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Klarinet Archive - Posting 000154.txt from 1996/01

From: Michael D Moors - Alpena <mdmoors@-----.US>
Subj: Re: Vibrato/Stoltzman
Date: Mon, 8 Jan 1996 14:34:25 -0500


My experience with vibrato has been mostly used with saxophone also. I
have found an easy way to develop a vibrato in students if they are

1. On quarter notes at a slow tempo bend the pitch by saying "YA"
practice the quarter note pitch bend seriously for at least a week to
develop consistency. I stress "over doing" the bend at first. Increase
the tempo of the quarternote.
2. Progress to bending notes on eight notes. Bending notes of scales
serves 2 purposes.
3. After control is gained on eight notes increase the speed to
triplets, still counting the pulsations.
4. Increase the speed to quintuplets then sextuplets.

After a student gets to sextuplets they have a vibrato that they can control.
The same approach could be used if a teacher prefers diaphram vibrato.

There are certain french pieces that I feel vibrato enhances a piece when
used. Premire Rhapsody is a good example. I used a subtle vibrato on
high extended passages.

Mike Moors

On Mon, 8 Jan 1996, Everett J Austin wrote:

> I have a couple of comments regarding vibrato which may be of interest and
> hopefully useful. These derive mainly from my experience in learning
> saxophone vibrato and encountering various ways to teach it or analyse it,
> but certainly apply to other types of vibrato:
> 1. There are two main types of vibrato: intensity vibrato and pitch
> vibrato. Most real vibrato consists of a mixture of the two types. In
> addition, one could think of a color vibrato, consisting of undulations of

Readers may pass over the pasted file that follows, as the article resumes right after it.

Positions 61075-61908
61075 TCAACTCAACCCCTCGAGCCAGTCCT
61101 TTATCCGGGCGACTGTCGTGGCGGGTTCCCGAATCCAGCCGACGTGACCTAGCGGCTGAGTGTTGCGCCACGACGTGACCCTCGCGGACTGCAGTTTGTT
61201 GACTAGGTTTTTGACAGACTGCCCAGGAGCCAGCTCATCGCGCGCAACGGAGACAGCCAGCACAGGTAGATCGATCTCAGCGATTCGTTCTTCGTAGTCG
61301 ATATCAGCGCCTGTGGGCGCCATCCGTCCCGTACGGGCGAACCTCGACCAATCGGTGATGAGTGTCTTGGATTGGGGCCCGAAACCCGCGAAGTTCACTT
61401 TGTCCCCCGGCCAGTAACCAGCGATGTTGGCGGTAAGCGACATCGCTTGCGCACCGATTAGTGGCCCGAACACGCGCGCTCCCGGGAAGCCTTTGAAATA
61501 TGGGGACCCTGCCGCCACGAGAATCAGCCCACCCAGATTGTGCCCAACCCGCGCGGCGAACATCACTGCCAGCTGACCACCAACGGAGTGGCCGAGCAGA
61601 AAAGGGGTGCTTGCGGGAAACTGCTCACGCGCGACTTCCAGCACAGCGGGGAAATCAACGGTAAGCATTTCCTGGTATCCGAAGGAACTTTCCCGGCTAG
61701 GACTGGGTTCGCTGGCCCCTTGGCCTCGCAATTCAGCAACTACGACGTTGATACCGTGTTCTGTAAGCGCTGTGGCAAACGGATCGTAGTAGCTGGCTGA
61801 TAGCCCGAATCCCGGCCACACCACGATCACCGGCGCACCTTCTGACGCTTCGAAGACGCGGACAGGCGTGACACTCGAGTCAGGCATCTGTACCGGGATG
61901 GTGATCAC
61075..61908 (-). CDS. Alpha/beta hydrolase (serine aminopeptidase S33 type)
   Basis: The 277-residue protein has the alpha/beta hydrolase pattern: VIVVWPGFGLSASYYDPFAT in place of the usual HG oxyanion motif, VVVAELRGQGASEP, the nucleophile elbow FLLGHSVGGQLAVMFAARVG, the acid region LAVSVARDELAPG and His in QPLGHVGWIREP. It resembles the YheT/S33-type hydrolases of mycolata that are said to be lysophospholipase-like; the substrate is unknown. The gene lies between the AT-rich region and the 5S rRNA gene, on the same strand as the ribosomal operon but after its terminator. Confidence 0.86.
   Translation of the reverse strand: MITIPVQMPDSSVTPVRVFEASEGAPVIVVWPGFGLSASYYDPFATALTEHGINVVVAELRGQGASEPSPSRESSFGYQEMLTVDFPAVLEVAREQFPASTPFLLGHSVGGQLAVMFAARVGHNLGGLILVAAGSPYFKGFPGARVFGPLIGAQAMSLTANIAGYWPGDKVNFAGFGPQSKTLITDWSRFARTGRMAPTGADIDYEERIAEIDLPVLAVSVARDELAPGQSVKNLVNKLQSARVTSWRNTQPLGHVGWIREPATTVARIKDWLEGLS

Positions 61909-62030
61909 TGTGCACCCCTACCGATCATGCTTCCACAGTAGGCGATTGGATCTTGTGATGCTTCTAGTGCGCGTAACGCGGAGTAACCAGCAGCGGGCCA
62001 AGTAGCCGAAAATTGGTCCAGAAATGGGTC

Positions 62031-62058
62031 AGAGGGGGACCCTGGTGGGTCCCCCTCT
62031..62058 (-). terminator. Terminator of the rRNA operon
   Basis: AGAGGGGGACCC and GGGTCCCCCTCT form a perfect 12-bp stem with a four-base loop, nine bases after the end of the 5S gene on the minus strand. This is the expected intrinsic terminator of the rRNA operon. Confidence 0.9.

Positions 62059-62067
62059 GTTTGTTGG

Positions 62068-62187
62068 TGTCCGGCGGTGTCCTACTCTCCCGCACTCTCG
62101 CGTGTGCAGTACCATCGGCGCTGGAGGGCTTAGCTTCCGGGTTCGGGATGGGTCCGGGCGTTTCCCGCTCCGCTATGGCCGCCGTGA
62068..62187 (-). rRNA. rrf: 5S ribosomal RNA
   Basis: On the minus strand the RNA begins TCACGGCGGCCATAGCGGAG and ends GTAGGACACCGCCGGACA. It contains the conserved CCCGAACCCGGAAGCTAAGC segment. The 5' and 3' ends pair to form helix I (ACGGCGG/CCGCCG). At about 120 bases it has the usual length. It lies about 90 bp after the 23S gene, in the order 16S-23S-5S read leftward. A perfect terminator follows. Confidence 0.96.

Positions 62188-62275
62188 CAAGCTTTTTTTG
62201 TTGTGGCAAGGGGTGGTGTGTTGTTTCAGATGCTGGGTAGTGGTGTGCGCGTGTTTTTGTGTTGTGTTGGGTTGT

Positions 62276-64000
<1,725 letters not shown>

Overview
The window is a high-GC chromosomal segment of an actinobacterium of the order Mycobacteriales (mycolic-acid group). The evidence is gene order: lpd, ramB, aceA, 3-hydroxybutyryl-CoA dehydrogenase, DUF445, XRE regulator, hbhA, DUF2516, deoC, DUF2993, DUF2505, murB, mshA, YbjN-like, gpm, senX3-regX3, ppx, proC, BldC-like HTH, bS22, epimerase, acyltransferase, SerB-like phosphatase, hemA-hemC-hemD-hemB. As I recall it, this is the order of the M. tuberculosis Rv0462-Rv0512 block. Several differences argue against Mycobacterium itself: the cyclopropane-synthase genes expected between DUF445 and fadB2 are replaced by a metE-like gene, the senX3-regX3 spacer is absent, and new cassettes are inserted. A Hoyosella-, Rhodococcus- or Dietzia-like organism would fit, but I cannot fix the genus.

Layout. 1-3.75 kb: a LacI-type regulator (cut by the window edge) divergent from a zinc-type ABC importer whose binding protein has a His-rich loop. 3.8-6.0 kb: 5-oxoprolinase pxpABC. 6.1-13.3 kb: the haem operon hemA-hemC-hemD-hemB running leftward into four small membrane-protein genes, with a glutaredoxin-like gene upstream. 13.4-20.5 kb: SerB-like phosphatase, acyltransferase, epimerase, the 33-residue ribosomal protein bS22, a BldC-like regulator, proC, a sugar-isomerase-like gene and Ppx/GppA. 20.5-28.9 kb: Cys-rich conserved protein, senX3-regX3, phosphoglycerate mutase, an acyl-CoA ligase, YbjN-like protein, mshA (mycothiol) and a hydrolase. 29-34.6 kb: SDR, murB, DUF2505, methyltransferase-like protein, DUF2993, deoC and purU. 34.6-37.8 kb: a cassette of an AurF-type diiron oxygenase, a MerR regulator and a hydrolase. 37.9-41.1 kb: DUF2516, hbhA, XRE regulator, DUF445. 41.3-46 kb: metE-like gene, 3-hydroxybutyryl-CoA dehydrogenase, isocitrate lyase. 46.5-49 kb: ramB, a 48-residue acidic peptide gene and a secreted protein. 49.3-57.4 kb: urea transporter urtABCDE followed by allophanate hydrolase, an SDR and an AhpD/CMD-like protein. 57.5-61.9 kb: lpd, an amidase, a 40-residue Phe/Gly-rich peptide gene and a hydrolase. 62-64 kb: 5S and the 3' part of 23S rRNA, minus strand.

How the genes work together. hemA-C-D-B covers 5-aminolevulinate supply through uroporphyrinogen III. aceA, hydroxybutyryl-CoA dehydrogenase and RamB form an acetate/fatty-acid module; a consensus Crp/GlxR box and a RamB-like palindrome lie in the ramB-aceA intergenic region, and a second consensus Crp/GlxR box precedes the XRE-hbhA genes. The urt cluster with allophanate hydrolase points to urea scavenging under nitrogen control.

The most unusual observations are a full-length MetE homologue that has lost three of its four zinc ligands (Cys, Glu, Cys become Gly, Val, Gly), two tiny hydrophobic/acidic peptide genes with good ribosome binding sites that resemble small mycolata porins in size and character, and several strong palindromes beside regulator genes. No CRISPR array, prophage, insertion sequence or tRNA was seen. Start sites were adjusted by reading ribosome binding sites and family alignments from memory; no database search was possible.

> subtle timbral change. The general rule for pitch vibrato is that this
> consists of regular fluctuations in pitch BELOW the fundamental pitch of the
> note (that is the pitch the note would have with a straight tone) starting at
> and always returning to that pitch. Pitch vibrato fluctuations AROUND a
> pitch generally obscure the pitch and sound warbly and unesthetic in most
> situations. A rough or exaggerated intensity vibrato gives rise to the
> "tremelo" or "nanny goat" effect most people find objectionable.
> 2.) Another important variable is the speed of the vibrato and, related to
> this, whether it is constant or intermittent, and whether and when the speed
> may vary and to what extent. Similarly, the pitch or intensity variations
> may or may not vary in their amplitudes.
> All this can give rise to almost limitless subtle variations of vibrato
> (achieved by various fluctuations in jaw and/or lip pressure, abdominal
> pressure and/or laryngeal and/or oropharyngeal configuration: this excludes
> early attempts at single-reed vibrato by bouncing the instrument on the
> knee!)
> Clarinet vibrato remains a controversial subject, but it is interesting to
> pay attention to it at times in people who use it effectively and yet
> individually. On recordings I have, these people come to mind: Harold
> Wright, Walter Boeykens, George Pieterson, Reginald Kell, Paul Meyer, Gervase
> de Peyer, Einar Johannesson, Auguste Perier, Jacques Lancelot, Jonathan
> Cohler, etc., besides Stoltzman, and all quite different. Yet Karl Leister
> with no vibrato at all can often somehow sound just as espressive.
> Chacun a son gout?
> Everett Austin
> Fairfax, CA

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